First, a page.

moon time

Jul. 21st, 2017 09:44 pm
marycatelli: (Default)
It's a classic of the planetary romance genre, to have a few moons floating about the sky, just so you know it's not Earth.

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marycatelli: (A Birthday)
If space is an ocean -- which is the commonest metaphor -- what are the sailors doing while sailing the spaceways?  Especially if we have no FTL communications (or at any rate, none faster than the ships.)  Making scrimshaws?
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marycatelli: (A Birthday)
I have a story idea.  It involves a world where there are frequently brawls, sometimes fatal, in the streets.

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marycatelli: (A Birthday)
Recently read a book in which a girl was told to do something to the count of 500.

I winced.

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marycatelli: (A Birthday)
My second panel.  Which covered everything from fight scenes to parallel plot lines.  With some tangents.
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marycatelli: (A Birthday)
The first guy who seriously composed for the string quartet was Joseph Haydn.  His employer, a man who could hire a composer and an orchestra, nevertheless wanted a piece of music specific to the four instrument that he and his three guests played.

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marycatelli: (A Birthday)
For, dear me, why abandon a belief
Merely because it ceases to be true.
Cling to it long enough, and not a doubt
It will turn true again, for so it goes.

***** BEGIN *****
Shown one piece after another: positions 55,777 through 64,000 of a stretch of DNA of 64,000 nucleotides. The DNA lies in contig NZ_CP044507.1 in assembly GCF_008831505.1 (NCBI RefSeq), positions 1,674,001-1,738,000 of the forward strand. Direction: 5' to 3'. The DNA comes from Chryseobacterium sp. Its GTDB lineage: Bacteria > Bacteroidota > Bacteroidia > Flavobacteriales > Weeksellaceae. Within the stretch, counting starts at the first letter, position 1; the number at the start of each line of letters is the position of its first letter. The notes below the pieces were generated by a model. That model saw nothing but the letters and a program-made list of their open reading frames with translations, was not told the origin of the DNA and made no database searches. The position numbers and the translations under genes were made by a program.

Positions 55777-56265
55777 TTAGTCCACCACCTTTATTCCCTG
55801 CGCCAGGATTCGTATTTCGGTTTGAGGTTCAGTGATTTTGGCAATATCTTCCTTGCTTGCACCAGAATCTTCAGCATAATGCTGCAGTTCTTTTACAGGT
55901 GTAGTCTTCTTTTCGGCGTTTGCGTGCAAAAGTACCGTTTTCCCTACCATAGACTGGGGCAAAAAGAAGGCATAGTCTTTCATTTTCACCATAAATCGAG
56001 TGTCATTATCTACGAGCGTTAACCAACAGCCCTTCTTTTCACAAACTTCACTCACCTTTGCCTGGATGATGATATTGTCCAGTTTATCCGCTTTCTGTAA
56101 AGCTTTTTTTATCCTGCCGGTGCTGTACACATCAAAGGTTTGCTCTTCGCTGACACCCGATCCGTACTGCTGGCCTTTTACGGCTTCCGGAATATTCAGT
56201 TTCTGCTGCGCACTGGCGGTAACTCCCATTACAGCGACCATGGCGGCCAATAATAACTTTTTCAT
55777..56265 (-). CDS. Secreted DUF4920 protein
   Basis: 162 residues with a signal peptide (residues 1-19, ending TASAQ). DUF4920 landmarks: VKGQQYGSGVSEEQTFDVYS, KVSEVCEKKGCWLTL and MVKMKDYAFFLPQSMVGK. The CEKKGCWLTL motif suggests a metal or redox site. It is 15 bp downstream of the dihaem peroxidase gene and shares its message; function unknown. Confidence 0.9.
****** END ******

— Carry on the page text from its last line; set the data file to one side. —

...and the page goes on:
Most of the change we think we see in life
Is due to truths being in and out of favour.
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marycatelli: (Architect's Dream)
In forest law there were two types of offenses:  against vert, chopping down trees for clearing, and against venison, poaching.  Robin Hood ballads talk only of the second.

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marycatelli: (A Birthday)
It can be interesting to be generating names for two different stories at about the same time. . . .

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marycatelli: (Default)
To expand from the comments on the allusions post. . . .

Sometimes you want your characters to quote proverbs and recite poetry.  This can be a problem.

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marycatelli: (Reading Desk)
 A review of a book about Romans and how they walked.

The intriguing aspect is perhaps speaking of the noble gait rather than the noble bearing of a man.  A feminine walk, a masculine work.  That would be an interesting thing to put into a work, and tricky to convey.  Though I don't think it would serve a purpose other than making the world very different, it would certainly do that.
marycatelli: (Default)
Read a writing exercise about what you like and dislike in fiction.  Was thinking about what I like and dislike in points of view.

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marycatelli: (Default)
Recently watching some Dr. Who episodes -- and not the new stuff either.  The original, old, with the cheesy FX, the limited cast, the ramshackle plots, the noble lack of concern with world-building consistency. . . .

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marycatelli: (Default)
Sometimes it can be really difficult to wrassle that metaphor down to the ground.

It's not the avoiding cliches so much.  True, it can be a problem because of the appropriateness issue, but it's not the big one.

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marycatelli: (Strawberries)
There's one real disadvantage of really weird, wonderful, wacky world-building.

You've still got to move the story along.
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marycatelli: (Default)
There's a serious flaw in one aspect of the world-building of Harry Potter.
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marycatelli: (Default)
One thing world-building has to do is convince that the world is consistent, that it hangs together, that all its parts fit.

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